So why not put Bob Dandridge on George Gervin in the final 140 seconds of a tie game both the Bullets and Spurs needed desperately to win? He had done everything else. When Washington needed unselfish play early, Dandridge provided it. When the Bullets needed scoring, Dandridge scored. Dandridge made Larry Kenon a nonfactor much of the game. He cracked The Iceman more than the law usually allows - and got away with it.

"Out front, you have to hand-check him," Dandridge explained. "Below the top of the key, I knew you've got to use the body and bump him. Fortunately, I wasn't called for either of it. Evidently, that's part of defense. He never got me to low, and when he did get inside I'd try and drive him into Elvin (Hayes) or Wes (Unseld)."

Like everyone else with an open mind, Dandridge was almost certain Hayes would be called for goal tending an off-balance prayer Gervin threw up with 32 seconds left and the Bullets ahead by a point. He hid his feelings well on the court, saying later: "You have to be prepared for anything in this league."

Bullet fans were not quite prepared for the way victory came about yesterday. Instead of the immediate intensity the team offered Friday, the Bullets made seen turnovers in the first eight minutes. Even the mascot, Tiny, had trouble getting the ball upcourt during a timeout, as Mo Layten showed he can too keep a dachshund from a loose ball while the Spurs are attending to other matters on the beach.

"You look at the box score," Coach Dick Motta said later, "and you'd swear we'd scored 115 points. We had only 15 turnovers, which is great; we get nine steals; we get six more rebounds than they did, and shot 50 percent from the field. But we never really got into the flow of the game. And Gervin got too many shots (17) from the foul line."

That the Bullets were able to stay close and finally slip by for a three-point victory was in part due to the Spurs playing "a little scared," Motta believed. Instead of their usual abandon the Spurs played almost deliberately, failing to push the throttle to the floor and deliver Washington a crippling blow each time that seemed possible.

"But then we'd beaten them at their own game," Dandridge reminded everyone.

"Any speed-up in tempo is to our advantage," Motta insisted.


"They don't hava a big man who can stay with Dandridge," Motta said. "And their second bid man can't stay with Elvin. We want to run on this team."

You knew these are playoff games when Billy Paultz goes running for an important spot on a jump ball and Unseld gives him a Terry Hermering like block to get the same position The hitting was fierce at times. So was the thinking, by Dandridge and Unseld, which is why the Bullets stayed in the game early despite all those turnovers.

What the Bullets did was isolate Dandridge on Kenon on offense - and the Spur could not have been more out of the play after Dandridge's first step had a spike been driven through his sneaker. Once past Kenon, Dandridge had two options - and usually chose the second one. When another Spur tried to cover fr Kenon, Dandridge found the open Bullet, usually Unseld for layups.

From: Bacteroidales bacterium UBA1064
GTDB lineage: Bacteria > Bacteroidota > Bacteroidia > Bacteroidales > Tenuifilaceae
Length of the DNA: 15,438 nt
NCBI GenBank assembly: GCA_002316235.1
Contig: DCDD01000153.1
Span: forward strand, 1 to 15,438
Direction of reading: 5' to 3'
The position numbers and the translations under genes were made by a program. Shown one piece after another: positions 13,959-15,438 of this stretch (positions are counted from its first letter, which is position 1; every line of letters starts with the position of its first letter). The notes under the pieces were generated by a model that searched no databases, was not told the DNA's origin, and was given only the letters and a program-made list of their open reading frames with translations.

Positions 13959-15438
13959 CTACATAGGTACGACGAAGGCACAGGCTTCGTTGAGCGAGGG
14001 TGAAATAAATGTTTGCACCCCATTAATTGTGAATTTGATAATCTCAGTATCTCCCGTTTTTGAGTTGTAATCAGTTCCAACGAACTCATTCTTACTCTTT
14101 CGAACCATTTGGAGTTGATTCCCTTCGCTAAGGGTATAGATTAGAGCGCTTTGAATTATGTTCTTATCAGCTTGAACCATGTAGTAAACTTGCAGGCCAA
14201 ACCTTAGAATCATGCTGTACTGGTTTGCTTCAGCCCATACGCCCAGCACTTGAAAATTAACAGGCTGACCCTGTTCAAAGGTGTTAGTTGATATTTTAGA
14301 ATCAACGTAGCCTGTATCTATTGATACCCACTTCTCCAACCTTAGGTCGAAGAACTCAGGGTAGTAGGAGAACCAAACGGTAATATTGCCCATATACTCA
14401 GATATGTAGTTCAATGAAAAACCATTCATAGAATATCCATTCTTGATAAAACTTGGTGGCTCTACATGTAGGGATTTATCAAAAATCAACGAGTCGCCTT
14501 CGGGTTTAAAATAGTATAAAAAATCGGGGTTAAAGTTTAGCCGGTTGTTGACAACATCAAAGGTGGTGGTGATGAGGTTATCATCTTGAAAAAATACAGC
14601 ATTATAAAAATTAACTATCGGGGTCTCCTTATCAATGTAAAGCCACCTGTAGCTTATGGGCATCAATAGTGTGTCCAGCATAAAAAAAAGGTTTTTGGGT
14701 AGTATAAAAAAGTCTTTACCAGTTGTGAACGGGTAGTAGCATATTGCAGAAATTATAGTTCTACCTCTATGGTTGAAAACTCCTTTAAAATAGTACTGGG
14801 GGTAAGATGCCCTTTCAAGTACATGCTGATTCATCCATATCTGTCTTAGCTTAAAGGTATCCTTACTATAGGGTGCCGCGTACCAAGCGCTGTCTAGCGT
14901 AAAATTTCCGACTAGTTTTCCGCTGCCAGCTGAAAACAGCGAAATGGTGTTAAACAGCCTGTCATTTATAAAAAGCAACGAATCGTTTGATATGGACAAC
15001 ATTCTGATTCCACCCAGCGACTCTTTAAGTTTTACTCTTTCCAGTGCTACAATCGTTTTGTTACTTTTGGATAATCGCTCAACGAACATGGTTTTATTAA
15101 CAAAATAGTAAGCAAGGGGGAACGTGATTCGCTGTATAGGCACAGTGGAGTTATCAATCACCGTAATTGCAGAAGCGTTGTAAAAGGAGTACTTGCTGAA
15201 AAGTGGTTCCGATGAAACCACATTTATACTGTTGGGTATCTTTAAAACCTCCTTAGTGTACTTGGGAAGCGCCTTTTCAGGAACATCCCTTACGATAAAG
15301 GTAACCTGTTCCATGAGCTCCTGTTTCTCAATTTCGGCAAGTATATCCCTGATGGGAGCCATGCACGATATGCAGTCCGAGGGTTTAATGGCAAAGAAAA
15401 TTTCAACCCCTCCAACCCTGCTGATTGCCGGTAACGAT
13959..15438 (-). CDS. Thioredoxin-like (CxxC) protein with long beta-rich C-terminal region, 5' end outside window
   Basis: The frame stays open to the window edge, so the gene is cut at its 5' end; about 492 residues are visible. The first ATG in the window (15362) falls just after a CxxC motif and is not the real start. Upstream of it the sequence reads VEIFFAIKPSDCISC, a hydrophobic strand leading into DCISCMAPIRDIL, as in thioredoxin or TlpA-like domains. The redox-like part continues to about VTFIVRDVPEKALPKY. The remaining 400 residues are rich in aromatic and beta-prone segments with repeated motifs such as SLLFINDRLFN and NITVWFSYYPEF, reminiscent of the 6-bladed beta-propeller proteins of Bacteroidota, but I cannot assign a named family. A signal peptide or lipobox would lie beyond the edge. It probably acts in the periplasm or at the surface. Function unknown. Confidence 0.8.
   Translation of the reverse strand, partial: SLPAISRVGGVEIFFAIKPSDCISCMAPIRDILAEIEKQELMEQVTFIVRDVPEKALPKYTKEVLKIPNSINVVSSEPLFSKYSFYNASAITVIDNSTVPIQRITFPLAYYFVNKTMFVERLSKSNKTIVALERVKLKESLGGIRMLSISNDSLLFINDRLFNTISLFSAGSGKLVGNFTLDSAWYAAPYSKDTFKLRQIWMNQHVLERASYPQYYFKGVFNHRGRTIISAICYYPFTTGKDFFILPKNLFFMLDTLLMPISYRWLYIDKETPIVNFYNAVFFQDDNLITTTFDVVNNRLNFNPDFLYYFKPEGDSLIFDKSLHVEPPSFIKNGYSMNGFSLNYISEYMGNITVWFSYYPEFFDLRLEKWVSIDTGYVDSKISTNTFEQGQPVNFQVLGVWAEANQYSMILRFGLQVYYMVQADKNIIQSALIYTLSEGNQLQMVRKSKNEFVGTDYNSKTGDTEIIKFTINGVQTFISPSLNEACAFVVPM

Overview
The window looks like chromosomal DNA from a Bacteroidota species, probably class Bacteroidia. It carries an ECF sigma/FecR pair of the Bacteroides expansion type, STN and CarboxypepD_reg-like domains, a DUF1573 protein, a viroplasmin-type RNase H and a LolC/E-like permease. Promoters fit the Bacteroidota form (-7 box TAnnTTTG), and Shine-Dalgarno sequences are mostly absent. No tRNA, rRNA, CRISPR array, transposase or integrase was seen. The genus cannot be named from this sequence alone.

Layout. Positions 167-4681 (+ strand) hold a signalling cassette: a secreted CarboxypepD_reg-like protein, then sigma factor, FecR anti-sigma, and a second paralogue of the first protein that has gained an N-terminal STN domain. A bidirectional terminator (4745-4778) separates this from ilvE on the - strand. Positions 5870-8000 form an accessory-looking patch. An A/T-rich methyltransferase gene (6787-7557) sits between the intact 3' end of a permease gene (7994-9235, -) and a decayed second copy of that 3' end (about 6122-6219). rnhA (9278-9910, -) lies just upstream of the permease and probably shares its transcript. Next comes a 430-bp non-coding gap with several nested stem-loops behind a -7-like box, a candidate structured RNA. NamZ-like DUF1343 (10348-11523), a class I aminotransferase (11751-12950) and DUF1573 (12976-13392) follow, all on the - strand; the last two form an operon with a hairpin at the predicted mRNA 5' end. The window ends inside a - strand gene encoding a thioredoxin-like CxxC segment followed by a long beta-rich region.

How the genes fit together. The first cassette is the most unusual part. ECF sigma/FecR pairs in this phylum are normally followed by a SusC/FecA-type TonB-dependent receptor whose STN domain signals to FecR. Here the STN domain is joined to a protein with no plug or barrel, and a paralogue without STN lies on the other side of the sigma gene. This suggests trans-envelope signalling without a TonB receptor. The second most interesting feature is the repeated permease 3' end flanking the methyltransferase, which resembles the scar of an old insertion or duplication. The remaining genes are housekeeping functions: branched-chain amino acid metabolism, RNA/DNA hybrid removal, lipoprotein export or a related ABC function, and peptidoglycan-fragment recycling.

Dandridge had five assists the first quarter.

"That's the first time we've had a clear cut for the forward," Dandridge said, who quickly came to Kenon's defense. "A 6-9 guy like that on a 6-6 guy like me is like me trying to guard Tiny Archibald or Kevin Porter. The smaller guy has the advantage when he has the ball.

"I try to get involved as much as I can early in the game. We could feel they weren't going to run, that it would be a matter of doing same things differently, passing off, stealing the ball, so many little things that keep us in the game. Actually, they didn't beat us anywhere except Gervin on the foul line. Guess they (the officials) were trying to keep the game as interesting as possible."

As a free agent before the season, Dandridge had two options, he said, the Bullets or San Francisco. He chose the Bullets for a variety of reasons, one of which might someday be the reason's soloist such as Gervin might leave the Spurs. A man can carry an entire team only so long.

"Here I knew I could get 17 or so a game with no sweat," Dandridge said, "and we'd be a contender. There wouldn't be a helluva lot of day-in-and-day-out grind like Gervin's got to go to court and everybody to one side.

"Gervin's a guy who needs his rest, so sometimes it has to come during the game, like in the third quarter today. That's the price you have to pay for leading the league in scoring and being the dominant force on a team. You have think self-preservation, even though the coach leaves you out on the court."

Also, Dandridge was not about to be intimidated by Hayes, as a younger, Walter Davis-like player might have been. As he said: "I'd gotten my points playing (in Milwaukee) with Kareen and Oscar.I knew I could do it here with 'E' and Phil Chenier.

Dandridge volunteered that the Spurs "probably have played the best they're going to play. Kenen's not gotten into the offence. Green hasn't gotten into the offense and neither have (Coby) Dietrick and (Mark) Olberding. I still feel they won the Central Division title because we had too many people hurt."

The Bullets certainly have a fine chance to win the playoff series tomorrow in San Antonio, because the Spurs are not playing confidently. Perhaps too many players have been kept out of the offense for too long for them to give Gervin help when he needs it - or at least needs rest.

For the moment at least some basic truths about the basketball are becoming evident again. It is a big man's game after all, although the Bullets' Charles Johnson is showing that a little fellow with hustle and an accurate jump shot always is helpful. And teams that abandon what carried them during the season (ie: the Spurs' running game) usually become spectator s rather early in the playoffs.